In this review I’m specifically covering Verizon’s flavor of the Galaxy Tab, but my experiences are largely applicable to any Galaxy Tab, outside of coverage and cost issues. Of course there are some custom apps and each carrier is attempting to create unique features or content so their Tabs will stand out from the rest, but essentially, a Tab is a Tab.
Up front costs are an issue, specifically for those heading to an AT&T or Verizon Store. Neither are offering contract subsidies (like the $200 savings T-Mobile and Sprint are pushing). But VZW customers will save over AT&T loyalists, who will have to cough up $649 for the device. Big Red is selling theirs for $599; take it or leave it. Of course, all of these numbers don’t take into account Black Friday and other holiday bargains. Monthy data (there is no telephony option) starts at $20 for 1GB.
Samsung Galaxy Tab (site)
Perhaps more important than cost is the issue of whether or not you actually need a tablet computer. I personally own a super phone, a laptop computer, and an e-reader. For me, the Tab is an expensive toy (albeit a powerful one) that I can easily live without. In fact, I rarely used it outside of the context of researching for this review. When I did, it was a great deal of fun but I just don’t have a need for such a thing in my life. If I didn’t have an e-reader I might consider purchasing a Tab, but at these price points, they really are just a fancy and luxurious vehicle for completing tasks and engaging in entertainment that are usually handled by some other gadget in the standard arsenal. If I were looking for an e-reader, I would buy an e-reader. That’s my take on the necessity of these devices, but perhaps your life has a niche mine doesn’t, or maybe you are hopelessly addicted to tech and have the scratch to spare. Alright, let’s continue then.
Samsung has done an excellent job of dressing up Android for the bigger screen, and you’ll find some of the modifications actually carry over from the S series of phones. Mostly, you just have more space, which can be both freeing and excessive.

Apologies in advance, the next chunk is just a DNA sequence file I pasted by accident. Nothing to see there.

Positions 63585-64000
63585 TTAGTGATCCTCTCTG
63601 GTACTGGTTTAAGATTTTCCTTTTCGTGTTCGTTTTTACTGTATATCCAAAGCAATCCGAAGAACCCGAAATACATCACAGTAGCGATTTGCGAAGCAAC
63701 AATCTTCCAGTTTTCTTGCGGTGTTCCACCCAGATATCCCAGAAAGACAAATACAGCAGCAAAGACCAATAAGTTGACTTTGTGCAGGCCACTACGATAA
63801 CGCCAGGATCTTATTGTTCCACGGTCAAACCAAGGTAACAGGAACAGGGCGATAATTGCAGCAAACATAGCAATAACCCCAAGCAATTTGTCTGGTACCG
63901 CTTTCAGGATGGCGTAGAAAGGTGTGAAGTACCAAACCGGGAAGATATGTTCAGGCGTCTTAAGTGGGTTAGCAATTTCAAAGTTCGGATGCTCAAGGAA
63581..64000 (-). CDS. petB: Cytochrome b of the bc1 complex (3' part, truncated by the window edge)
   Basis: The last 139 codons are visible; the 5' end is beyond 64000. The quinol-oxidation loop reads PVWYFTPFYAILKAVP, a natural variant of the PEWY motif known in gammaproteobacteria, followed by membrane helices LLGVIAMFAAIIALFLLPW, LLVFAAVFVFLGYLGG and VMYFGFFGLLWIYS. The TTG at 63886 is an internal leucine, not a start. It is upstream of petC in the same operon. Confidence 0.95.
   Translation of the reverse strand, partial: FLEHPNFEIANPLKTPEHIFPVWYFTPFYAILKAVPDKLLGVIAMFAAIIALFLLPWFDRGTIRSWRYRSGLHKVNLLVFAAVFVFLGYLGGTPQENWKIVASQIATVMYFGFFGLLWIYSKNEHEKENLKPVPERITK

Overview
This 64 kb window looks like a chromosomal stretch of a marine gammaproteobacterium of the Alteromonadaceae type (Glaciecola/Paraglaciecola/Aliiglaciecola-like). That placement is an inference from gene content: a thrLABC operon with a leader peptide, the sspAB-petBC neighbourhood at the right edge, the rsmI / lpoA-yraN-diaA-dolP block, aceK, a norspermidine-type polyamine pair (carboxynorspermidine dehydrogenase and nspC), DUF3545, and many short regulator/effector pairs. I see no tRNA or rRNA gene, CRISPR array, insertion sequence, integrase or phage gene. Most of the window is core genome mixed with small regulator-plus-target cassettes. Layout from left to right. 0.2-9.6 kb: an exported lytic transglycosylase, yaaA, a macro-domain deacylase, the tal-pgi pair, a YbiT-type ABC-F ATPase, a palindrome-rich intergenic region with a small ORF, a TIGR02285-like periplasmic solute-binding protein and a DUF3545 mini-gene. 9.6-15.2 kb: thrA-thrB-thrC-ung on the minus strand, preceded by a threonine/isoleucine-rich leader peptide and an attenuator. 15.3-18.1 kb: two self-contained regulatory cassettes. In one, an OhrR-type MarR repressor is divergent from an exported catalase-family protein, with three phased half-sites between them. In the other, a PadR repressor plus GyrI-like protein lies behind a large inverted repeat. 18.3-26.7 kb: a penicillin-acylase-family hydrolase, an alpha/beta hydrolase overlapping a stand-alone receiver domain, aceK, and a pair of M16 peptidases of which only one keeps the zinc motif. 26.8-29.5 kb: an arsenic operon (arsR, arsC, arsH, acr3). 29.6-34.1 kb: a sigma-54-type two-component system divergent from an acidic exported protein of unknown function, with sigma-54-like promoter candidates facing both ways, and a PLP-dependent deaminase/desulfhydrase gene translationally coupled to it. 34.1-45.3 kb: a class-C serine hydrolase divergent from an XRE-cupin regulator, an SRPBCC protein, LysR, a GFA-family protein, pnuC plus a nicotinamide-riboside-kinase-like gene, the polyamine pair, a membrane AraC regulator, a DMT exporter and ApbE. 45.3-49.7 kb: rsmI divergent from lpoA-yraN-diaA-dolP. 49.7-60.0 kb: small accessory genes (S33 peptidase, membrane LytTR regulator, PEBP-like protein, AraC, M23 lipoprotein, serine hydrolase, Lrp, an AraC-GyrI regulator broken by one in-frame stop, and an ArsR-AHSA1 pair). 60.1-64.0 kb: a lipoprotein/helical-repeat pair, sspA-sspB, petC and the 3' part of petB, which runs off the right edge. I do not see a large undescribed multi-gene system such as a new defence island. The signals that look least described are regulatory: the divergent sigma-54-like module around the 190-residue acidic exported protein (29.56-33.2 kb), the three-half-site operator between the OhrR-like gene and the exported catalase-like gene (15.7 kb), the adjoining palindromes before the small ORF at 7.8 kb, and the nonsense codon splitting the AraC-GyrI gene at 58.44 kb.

My favorite carry-over from the S series of phones is Samsung’s Touch Wiz strip of shortcuts, which resides in the drop-down notifications bar. Wi-Fi-Bluetooth, and other shortcuts are implemented so practically that it’s a wonder others haven’t jumped on this idea. Where you can simply slide your finger left and right across the notifications bar for ribbon controller-like brightness adjustment on the Galaxy S phones, a slider substitutes in the drop-down on the Tab. The rest of the UI–aside from from blue app decoration and such–feels like vanilla Android, with a 5X5 unit grid for icon placement on the home screens.
The Tab packs a 7″ display (see it in sunlight here: Galaxy Tab sunlight visibility) and measures in at 190.09 X 120.45 X 11.98 mm and 380 grams. It’s possible to fit this thing inside the pocket that lines a sports coat or even halfway into the back pocket of a pair of jeans, but neither are comfortable or safe places to be carrying such a thing. You’ll find plenty of fan sites that praise the Tab’s portability, but unless you have free room in your purse or laptop/messenger bag, expect the Tab to require your constant attention on a day’s journey. A lot of that time will be spent staring at the screen, but if you take the tablet for a day around town, you’re likely to be caring for it like you would any delicate, precious thing that’s worth a lot of money.